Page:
Under ex vitro conditions, micropropagated plants are exposed to natural environment, with higher or lower temperatures, depending on the season, shorter photoperiod in relation to in vitro culture, water deficit, lower concentrations of CO2 and nutrients, which increases the necessity of roots adapted to the new condition (Maciel et al., 2002; Hazarika, 2003 ). Plants at the acclimatization stage need adaptation to the new environment with functional leaves and roots, which were modified by in vitro development (Dewir et al., 2005).

Anatomical changes which occur during acclimatization are variations on the quantities of stomata, abundance and diameter of scales and the quantities of chloroplasts present in new leaves (Pospíšilová et al., 1998). Lima Junior et al. (2006), studying micropropagated seedlings of Cupania vernalis, observed that, at different levels of irradiance, favorable anatomical changes to better seedling development occurr under ex vitro conditions. Barboza et al. (2006) observed variations in stomatal frequency, shape and sinuosity of cell walls, cuticle thickness, among others, in plants of Ananas comosus (pineapple), retained in vitro and at acclimatization, attributing these variations to phenotypic plasticity of the species.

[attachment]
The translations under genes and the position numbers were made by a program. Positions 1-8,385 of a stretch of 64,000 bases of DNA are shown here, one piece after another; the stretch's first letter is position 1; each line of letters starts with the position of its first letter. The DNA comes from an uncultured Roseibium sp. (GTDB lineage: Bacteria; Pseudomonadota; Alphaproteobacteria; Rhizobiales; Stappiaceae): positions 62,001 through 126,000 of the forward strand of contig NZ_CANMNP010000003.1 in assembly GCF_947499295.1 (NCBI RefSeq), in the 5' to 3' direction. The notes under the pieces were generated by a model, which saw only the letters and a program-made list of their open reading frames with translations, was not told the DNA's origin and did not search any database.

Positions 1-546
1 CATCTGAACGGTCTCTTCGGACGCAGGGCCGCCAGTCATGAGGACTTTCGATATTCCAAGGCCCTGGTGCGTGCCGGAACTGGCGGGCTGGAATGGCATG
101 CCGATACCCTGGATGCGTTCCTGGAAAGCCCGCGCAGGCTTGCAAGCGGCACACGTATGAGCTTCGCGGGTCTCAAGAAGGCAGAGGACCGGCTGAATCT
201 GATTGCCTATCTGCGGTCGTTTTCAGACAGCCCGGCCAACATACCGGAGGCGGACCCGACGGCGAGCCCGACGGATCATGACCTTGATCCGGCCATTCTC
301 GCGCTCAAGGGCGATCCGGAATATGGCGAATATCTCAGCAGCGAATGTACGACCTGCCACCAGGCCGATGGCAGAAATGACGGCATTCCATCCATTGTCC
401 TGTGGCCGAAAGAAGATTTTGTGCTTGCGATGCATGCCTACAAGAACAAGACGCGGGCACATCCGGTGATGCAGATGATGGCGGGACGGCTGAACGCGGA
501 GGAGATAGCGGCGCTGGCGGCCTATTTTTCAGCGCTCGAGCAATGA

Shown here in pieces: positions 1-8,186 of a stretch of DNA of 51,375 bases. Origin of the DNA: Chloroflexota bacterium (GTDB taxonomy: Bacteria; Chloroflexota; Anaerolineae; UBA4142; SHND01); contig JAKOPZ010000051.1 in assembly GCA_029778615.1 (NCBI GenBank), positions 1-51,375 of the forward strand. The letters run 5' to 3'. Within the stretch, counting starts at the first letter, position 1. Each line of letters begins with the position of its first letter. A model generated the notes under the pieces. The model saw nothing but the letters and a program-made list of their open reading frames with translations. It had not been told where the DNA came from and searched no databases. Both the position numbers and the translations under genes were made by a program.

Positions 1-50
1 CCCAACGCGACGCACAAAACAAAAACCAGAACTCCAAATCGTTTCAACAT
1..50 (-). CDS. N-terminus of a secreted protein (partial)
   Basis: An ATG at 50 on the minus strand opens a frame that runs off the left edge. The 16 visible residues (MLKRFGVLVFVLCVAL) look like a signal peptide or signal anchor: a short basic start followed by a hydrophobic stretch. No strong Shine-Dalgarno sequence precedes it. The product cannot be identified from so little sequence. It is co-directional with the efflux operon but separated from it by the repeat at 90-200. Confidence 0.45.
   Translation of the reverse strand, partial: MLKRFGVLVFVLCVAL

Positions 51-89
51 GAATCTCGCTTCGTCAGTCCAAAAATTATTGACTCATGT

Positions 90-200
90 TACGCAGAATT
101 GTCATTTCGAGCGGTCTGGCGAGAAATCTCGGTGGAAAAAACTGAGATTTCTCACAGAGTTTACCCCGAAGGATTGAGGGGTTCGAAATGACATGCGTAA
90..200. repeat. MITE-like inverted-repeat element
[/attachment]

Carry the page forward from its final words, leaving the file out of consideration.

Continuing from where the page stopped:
In literature, few studies on micropropagation and acclimatization of plants of Bromeliaceae family are found. However, due to its use in fruticulture (Barboza et al., 2006), its ornamental potential (Rodrigues et al., 2004), medicinal (Rech Filho, 2004) and ecological importance, the in vitro multiplication becomes necessary. The genus Aechmea with 250 species is the largest genus in subfamily Bromelioideae (Luther, 2008). Aechmea blanchetiana is a herbaceous, perennial, rhizomatous, robust species with 60-90 cm long, may present an epiphyte or terrestrial habit and has been widely used in landscaping (Lorenzi & Mello-Filho, 2001).

This work aimed to test the hypothesis that adaptive changes in A. blanchetiana leaf epidermis, grown in vitro, occur during acclimatization.